The action in the capital markets recently has been a fast decline. There are two types of decline; fast and slow. Fast declines tend to be more about emotion triggered by some sort of threat that appears to be immediate and different. Slow declines tend to not sound the alarm but are actually far more historically significant for marking a true bear market.
The history of fast declines has been that they are better to be bought with the crash of 1987 as an example that most people remember. For however many fast declines most people do remember, there are many more that most people do not remember. It is human nature to place more importance on the current fast decline because it is difficult right now. It may be too difficult to buy a fast decline but the great importance is to avoid capitulating into a fast decline.
Emerging markets and closed end bond funds seem to be getting hit very hard right now but of course these segments have taken big hits before. In the last few weeks, the iShares Emerging Market ETF (NYSEARCA:EEM) is down a little over 13%. That is no fun but not unprecedented. From May 2006 into June 2006 EEM dropped a little over 16% and there have been other big fast declines and the history is that they quickly snap back.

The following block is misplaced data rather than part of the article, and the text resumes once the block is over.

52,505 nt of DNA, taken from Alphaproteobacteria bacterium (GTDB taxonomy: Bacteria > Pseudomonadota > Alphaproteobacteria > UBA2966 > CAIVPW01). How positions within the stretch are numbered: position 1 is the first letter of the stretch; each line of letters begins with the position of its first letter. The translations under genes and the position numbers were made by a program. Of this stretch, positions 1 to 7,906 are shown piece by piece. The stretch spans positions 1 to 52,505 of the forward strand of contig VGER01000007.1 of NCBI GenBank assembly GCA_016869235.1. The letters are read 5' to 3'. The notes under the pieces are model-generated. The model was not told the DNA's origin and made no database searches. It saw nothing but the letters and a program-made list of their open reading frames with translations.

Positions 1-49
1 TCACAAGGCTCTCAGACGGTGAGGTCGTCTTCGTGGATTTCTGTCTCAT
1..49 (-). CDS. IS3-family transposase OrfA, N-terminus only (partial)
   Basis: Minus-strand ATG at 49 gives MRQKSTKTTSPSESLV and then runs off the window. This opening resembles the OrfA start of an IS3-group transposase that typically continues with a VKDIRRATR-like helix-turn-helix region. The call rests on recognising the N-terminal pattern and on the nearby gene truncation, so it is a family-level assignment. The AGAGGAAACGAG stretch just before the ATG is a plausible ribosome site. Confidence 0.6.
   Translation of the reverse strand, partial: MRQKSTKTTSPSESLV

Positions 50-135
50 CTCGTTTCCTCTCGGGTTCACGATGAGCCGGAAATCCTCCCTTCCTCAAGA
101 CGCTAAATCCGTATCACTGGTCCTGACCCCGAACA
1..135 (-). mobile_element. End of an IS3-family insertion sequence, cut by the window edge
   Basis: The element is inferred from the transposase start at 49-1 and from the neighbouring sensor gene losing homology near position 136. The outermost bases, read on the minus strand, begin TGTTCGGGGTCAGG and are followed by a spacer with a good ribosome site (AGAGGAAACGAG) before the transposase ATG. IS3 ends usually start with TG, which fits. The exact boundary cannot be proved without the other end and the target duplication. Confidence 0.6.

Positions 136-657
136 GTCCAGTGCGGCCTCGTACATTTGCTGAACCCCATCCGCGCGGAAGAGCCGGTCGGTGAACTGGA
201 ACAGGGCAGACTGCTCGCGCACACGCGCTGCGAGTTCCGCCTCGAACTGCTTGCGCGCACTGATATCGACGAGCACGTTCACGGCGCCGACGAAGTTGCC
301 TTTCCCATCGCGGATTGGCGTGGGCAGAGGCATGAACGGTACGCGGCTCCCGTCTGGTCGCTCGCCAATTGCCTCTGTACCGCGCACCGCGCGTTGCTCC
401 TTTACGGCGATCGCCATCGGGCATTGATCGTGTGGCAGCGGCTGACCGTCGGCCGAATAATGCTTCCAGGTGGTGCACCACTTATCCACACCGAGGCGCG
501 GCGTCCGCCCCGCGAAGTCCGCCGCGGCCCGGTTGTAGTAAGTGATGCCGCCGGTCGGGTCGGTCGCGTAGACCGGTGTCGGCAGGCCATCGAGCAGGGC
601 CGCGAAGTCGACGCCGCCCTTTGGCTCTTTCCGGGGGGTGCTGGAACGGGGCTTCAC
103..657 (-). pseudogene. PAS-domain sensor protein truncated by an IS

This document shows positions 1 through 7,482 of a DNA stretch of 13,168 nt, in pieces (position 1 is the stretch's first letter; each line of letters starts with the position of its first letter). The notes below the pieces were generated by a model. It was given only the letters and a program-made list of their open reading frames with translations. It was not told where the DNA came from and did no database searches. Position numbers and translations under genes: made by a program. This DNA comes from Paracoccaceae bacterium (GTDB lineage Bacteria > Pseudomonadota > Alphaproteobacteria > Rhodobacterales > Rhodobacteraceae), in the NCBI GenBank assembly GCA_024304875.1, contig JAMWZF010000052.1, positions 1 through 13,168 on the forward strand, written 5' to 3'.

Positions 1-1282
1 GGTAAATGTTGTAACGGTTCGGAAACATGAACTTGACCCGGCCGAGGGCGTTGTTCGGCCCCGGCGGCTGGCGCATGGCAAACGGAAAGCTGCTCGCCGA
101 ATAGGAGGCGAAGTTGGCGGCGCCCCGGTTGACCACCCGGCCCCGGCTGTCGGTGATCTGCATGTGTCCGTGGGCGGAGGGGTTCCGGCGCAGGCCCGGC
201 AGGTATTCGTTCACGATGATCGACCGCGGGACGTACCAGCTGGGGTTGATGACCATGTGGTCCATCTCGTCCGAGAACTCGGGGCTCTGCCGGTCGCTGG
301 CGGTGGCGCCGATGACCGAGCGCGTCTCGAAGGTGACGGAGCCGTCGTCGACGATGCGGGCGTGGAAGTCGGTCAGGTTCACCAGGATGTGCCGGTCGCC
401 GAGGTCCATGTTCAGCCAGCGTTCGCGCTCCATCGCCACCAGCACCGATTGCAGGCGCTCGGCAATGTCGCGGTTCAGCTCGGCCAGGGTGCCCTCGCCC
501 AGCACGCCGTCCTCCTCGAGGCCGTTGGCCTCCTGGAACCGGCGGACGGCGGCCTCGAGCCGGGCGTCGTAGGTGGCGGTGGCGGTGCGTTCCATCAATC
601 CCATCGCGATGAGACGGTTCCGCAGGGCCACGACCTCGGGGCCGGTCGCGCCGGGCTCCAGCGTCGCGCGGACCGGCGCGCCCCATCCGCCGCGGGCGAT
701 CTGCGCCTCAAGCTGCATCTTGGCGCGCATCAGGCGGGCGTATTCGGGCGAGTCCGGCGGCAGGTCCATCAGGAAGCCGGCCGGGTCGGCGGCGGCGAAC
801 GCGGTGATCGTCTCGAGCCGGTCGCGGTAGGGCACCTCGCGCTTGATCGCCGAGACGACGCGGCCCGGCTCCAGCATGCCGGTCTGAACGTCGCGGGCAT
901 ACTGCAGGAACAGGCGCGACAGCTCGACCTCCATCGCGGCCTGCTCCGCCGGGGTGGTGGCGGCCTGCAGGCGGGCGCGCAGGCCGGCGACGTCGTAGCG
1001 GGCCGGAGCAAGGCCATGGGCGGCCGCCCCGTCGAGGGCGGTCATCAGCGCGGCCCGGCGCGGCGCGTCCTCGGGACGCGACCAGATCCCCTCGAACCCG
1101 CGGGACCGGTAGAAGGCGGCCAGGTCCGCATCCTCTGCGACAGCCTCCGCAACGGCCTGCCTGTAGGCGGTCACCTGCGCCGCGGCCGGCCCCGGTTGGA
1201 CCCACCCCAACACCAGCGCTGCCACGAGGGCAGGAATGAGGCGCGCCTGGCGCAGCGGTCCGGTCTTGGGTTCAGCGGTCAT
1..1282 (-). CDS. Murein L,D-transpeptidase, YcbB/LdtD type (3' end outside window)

In the last seven weeks the closed end bond fund we use for many clients (we only use one CEF as an across the board holding) is down a little over 15%. Again not fun but there was a similar decline in this fund in late 2010, a similar one of course in 2008, 2004 and a few others along with many 7-8% fast declines--this fund mentioned as a proxy for closed end bond funds. Along the way some CEFs did worse and some did better, but when the group gets hit it happens quickly. And again, the fast declines have typically retraced quickly.
This is the nature of fast declines. They come along every so often and will continue to do so, it is simply part of the deal for participating in markets. They may always be uncomfortable but since you know they have happened before and will happen again occasionally, then hopefully they will become easier to endure.